Oil Theft That Pays and Stays

by Robert Anderson 

Where’s the outrage on seizing the $70 billion Libyan Sovereign Wealth Fund and redirecting it to Libyan rebels & elsewhere? Where’d the US and NATO get this authority? Its not right, and its déjà vu all over again on Chapter 2 of the Great 21st Century Oil War. Chapter 1 was Iraq. And don’t give me the malarkey that Qaddafi was a corrupt despot so it justifies such action. He was no more so than the rest of the Mideast including ‘our allies’ in places like Saudi Arabia. And if we are going to make corruption allegations we’d best not look in a mirror. Recently we’ve learned that $6.6 billion of a $12 billion fly-in-cargo-planeloads-of-money into Iraq is missing and probably stolen. Its incorrect to blame this on the Iraqis. The US was in charge of the provisional government there when the probable theft occurred. I’m betting it ended up going to a combination of Iraqis and U.S. war profiteers. Eisenhower was right about his military industrial warnings. Big planeloads of money in an insufficient checks & balances set-up couldn’t possibly turn out favorably. And here we are doing the same scandalous thieving in Libya a few years later. Same game. Different oilfields. Pick an eccentric dictator with extensive oil wealth, fire up the propaganda machine and take him down while shaking them down. “Hey. We can’t account for all this oil wealth. Its war!”

 And here’s a bigger graft outrage from our great oil war chapter 1 that wasn’t widely reported. It wasn’t just $6.6 billion in oil wealth stolen. There was probably an even bigger theft of oil! Here’s an article posted on my peak oil message board in 2007. I’ve posted there as DeRonin. This message board has been going strong since 1999! I’m glad we setup one section of Important Archieved Threads:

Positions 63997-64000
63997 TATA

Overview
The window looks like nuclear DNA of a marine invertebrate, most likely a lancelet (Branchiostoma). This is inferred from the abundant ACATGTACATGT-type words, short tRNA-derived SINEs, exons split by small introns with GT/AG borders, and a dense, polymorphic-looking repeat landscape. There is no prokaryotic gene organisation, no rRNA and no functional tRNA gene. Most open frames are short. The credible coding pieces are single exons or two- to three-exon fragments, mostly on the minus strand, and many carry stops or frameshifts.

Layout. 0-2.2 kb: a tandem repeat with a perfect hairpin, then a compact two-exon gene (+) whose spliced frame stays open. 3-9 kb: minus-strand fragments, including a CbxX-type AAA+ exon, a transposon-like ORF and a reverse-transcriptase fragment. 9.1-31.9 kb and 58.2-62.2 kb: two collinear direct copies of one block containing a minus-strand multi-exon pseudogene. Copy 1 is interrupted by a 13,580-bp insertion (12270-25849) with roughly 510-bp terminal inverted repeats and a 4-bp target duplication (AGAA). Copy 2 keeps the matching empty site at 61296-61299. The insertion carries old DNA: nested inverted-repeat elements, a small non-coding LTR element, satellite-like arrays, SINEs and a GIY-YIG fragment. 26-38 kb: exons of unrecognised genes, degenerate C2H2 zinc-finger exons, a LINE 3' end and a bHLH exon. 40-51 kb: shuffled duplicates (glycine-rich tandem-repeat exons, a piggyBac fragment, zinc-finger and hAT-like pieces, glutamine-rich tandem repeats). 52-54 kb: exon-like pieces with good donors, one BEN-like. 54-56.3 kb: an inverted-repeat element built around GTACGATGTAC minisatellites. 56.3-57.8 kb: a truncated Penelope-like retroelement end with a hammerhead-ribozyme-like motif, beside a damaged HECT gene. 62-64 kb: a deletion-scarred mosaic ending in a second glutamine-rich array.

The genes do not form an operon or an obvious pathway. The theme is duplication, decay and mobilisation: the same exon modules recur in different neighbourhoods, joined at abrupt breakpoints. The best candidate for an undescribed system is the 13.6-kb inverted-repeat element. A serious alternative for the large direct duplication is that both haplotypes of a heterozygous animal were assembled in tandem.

How Much Iraqi Crude Oil is Being Stolen?

“Rumors are rife among suspicious Iraqis about the failure to measure the oil flow. “Iraq is the victim of the biggest robbery of its oil production in modern history,” blazed a March 2006 headline in Azzaman, Iraq’s most widely read newspaper. A May 2006 study of oil production and export figures by Platt’s Oilgram News, an industry magazine, showed that up to $3 billion a year is unaccounted for…With billions of dollars to spend and extensive experience with oil infrastructure and Iraqi ports, Haliburton and Parsons seem unable to deal with the routine problem of broken meters at the Southern Iraq terminals….After the 2003 invasion, the meters appear to have been turned off and there have since been no reliable estimates of how much crude has been shipped from the southern oil fields.”

Got that? We took over Iraqi oil operations and intentionally didn’t fix the meters for 4 years at Basra through which all the Iraqi oil flowed at the time. There was no metering of the oil at the production point, the pipeline or the export port for 4 years! This was obviously intentional.